MAHOPAC, N.Y. - Thanks to the state’s Smart Schools Bond Act (SSBA), security systems in buildings throughout the Mahopac School District would get more than $1 million in upgrades if Albany approves the district’s latest spending plan.
In their fifth and final dip into the bond’s $3.2 million allocation for Mahopac, school officials would like to spend $1.2 million to upgrade its security and surveillance systems.
“We have made a lot of advancements in a very short period of time,” Dr. Greg Stowell, assistant superintendent for pupil personnel and educational services, told the board’s Dec. 20 meeting. “Now, we are proposing to upgrade our video surveillance system and add access control and upgrade our visitor-management system. Right now, these systems are not integrated.”
Stowell noted that the entire $3.2 million set aside for Mahopac via the SSBA is 100 percent reimbursable.
“We get it all back from New York State,” he said.
Voters approved the $2 billion SSBA in 2014. Mahopac was allocated $3.2 million through the SSBA to use on technological upgrades throughout its school buildings. School officials opted to use the money over the course of five allocations.
In the first round, the district set aside $186,538 to spend on 540 touchscreen Chromebooks, plus 18 storage/charging carts.
“That was our first entry in the Google platform,” said Stowell, who presented the latest plan with Galit Price, technology coordinator, to the school board.
In the second SSBA project, the district spent $673,060 to upgrade and expand its wireless and network infrastructure while increasing the bandwidth. It also purchased 540 Chromebooks and some storage/charging carts. In the third round, $196,704 was used to purchase 600 touchscreen Chromebooks and storage/charging carts. The fourth allocation saw the district buy 2,470 more Chromebooks for $899,400 as part of the Technology 4 All Initiative.
The new and final proposal would include:
• New video surveillance system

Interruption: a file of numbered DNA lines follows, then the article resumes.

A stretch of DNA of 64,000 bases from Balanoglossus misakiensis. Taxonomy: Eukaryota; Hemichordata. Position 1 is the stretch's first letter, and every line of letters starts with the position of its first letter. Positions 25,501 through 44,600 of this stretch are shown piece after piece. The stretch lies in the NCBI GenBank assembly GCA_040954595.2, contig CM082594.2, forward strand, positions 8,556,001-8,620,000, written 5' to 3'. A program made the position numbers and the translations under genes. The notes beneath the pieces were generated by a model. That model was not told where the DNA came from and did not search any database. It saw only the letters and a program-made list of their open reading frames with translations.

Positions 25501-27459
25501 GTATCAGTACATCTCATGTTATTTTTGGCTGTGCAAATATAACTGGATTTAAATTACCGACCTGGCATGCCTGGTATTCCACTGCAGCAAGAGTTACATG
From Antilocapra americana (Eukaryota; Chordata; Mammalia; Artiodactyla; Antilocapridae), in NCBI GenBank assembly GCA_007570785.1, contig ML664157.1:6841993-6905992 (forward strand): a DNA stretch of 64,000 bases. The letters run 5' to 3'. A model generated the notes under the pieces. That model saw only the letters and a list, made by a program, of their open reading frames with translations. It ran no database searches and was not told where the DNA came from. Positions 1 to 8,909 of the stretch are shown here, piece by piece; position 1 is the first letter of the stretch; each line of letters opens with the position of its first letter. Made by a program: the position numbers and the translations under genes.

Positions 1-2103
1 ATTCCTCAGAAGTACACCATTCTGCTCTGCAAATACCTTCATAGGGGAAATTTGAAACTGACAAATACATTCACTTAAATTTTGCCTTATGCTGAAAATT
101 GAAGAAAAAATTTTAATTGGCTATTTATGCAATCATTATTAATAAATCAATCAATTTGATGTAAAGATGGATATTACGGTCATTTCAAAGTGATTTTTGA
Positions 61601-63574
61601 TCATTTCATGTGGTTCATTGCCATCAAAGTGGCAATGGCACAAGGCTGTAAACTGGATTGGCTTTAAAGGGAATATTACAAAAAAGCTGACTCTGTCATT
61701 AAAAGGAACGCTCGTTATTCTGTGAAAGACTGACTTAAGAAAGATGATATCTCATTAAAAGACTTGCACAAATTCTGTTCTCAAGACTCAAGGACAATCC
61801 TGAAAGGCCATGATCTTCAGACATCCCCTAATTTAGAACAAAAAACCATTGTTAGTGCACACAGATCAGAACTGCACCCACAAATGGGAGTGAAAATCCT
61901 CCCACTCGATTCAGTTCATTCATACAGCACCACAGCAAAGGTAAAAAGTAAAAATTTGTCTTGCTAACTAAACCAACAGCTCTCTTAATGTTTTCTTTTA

• Access controls
• New visitor management system
• New intrusion system
“We do have video, but it is antiquated,” Stowell said.
With this new video surveillance system, the operator can click on a person on one monitor and it will search/find similar images of that person on any of the other monitors in the system.
“What we are doing is not only increasing the capabilities of our security systems, but we are also increasing the number of cameras by 58 percent,” Stowell said. “The coverage is going to be greatly expanded as well as the resolution of the pictures that we are going to see.”
Each exterior and interior space is mapped for IP cameras. And operators will be able to control who, when and where people access the building. There will be automatic alerts when doors are left ajar. Hundreds of door contacts will be monitored for these door-ajar notifications. There will be instantaneous alarms on exterior doors for lockdowns and lockouts.
“We are putting hundreds of more door contacts through the buildings and it will automatically let us know if we’ve left the door ajar for too long,” said Price. “If there is ever a lockdown or lockout, everything kind of talks to each other and the doors get automatically locked.”
The system also meets compliance mandates for the collection and auditing of visitor data. It will screen against felony and sex offender watch lists and improve security by identifying who is in a facility quickly and accurately—all integrated into the districtwide security system.
Stowell noted that the Smart School Bond Act has a review board that must approve Mahopac’s plan before the district can move forward. He said that could take anywhere from 12 to 18 months.
“But we are hoping for the short-end of that,” he said. “We are going to try everything we can do on our end to expedite it.”